Some moons ago Melanie gave a quick outline of an idea for a text, persons shapeshifting into cats would feature – if I knew something ?
Well, not much. There is of course the motif of a person, usually a woman, who turns into a cat, saied cat gets hurt while roaming around, and in the next morning the person is found with a matching wound, be it a broken leg, a hurt back or where ever the cat was hit. This dates back to Gervasius Tilberiensis (Ger., Eng.), late 12th century that is. A motif found around witches, sorceresses, maleficae. This would be a Werkatze (Ger., Eng.) – “wer” in this connection is not “wer = who”, but an older word meaning “man”.
I looked into my usual sources, but the Deutsche Wörterbuch  (DWB) (Ger., Eng., link) does not know the lemma “Werkatze”, under “Katze”, turning into a cat is mentioned, but not specially treated.
The Handwörterbuch des deutschen Aberglaubens (HdA) (Ger. only) mentions the shapeshifting  cat / human (Band 4, Spalte 1117 f., unter “Katze, 9”) and refers to “Hexe [witch] 3, 1871 f.”, where additional examples are listed. The HdA is outdated and only as reference for source materials usable. The actual lexicon is the Enzyklopädie des Märchens (EM) (Ger., Eng., help for using it online, but its German only anyway), in volume 7, 1099-1109, the cat is treated, but the article brings no new material.
Then I remembered a little book by Sergius GOLOWIN, Das Geheimnis der Tiermenschen. Von Vampiren, Nixen, Werwölfen und ähnlichen Geschöpfen (The Secret of “animal-men” [?]. About Vampires, Mermaids, Werewolves and Similar Creatures), Basel 1993. GOLOWIN (Ger., Eng.) (1930-2006) was a kind of leading figure of the counterculture in Switzerland since the sixties. A librarian by trade he discovered the (magic) literature of the Early Modern Period for himself (in the 1950s when absolutely no one, with the possible exception of Arno SCHMIDT, was interested in this old Plunder, rubbish, clobber), put this together with stories and fairy tales he was told by his Ukrainian grandmother, and developed a keen interest in magic, drugs, and whatnot. Very interesting person – and he wrote a book about cats : Göttin Katze – Das magische Tier an unserer Seite (Goddess Cat, the Magic Animal at Our Side), 1989. As it seems there is no English translation, perhaps an Italian one (Gatto, amico, mago, 2005). But I am sorry, I have not read the book.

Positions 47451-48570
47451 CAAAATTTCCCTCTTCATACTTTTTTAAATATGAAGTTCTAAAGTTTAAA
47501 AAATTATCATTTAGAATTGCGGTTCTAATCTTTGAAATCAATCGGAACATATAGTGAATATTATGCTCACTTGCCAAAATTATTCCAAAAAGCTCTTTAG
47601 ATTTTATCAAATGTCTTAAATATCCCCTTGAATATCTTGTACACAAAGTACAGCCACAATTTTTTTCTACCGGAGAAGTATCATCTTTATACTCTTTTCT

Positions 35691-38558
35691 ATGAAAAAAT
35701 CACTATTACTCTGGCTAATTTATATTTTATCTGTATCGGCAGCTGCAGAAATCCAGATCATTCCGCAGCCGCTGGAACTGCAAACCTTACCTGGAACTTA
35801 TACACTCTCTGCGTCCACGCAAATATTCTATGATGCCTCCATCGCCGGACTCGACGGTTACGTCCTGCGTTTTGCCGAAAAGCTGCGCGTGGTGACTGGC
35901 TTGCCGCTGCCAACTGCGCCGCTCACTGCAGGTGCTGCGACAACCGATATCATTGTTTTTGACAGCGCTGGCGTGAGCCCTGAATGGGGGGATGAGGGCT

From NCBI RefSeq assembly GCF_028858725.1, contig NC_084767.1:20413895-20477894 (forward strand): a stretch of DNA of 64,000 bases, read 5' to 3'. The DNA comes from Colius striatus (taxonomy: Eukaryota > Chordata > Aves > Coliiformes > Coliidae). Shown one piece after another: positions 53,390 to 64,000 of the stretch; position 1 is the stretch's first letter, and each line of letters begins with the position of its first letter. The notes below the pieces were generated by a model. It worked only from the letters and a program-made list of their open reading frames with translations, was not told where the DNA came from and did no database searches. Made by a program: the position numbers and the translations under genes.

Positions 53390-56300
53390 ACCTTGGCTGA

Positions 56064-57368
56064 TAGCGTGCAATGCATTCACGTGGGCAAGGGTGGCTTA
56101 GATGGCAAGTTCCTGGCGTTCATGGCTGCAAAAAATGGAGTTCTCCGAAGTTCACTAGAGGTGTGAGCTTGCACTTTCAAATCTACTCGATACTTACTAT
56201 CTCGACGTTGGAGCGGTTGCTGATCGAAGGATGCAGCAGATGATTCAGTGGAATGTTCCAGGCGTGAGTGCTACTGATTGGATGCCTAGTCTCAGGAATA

In the end I think all necessary can be found in the already mentioned articles about the Werkatze.

9 thoughts on “Maunz

  1. Thank you for looking into this for me, my friend! So no such stories carried down by way of the Germanic tribes. Much lost in oral tradition I suspect, like that of the Native Americans here on this continent. I’ve always thought of the Germanic tribes as being more “Celtic” that those of the UK, but I was really never sure what it was I read in history to make me think that. I’m probably wrong, but there was this exciting article from last year. I will work on my story and share it with you via email perhaps.

    The story in my head was inspired by this song, by my favorite Artist. She’s everything I wish I could be. Neko Case “Dirty Knife”

  2. I am sad that they dug out these blokes in the backyard of the pub : So I can not tell people anymore that the Irish are immigrated from Franconia …
    I never have heared about Ms Case before Melanie, thank you for showing this lady to me.

  3. As it happens, the BBC has just been running a documentary series outlining archaeological discoveries that suggest that the culture of massive stone circles originated….. in Orkney, quite the other way around from the assumption of its spreading north along the Atlantic coasts of Europe – which might chime with that news story.

    As for cats, pshaw – don’t forget the Curse of the Were-Rabbit:

    (I suspect this may disappear from Youtube quite soon)

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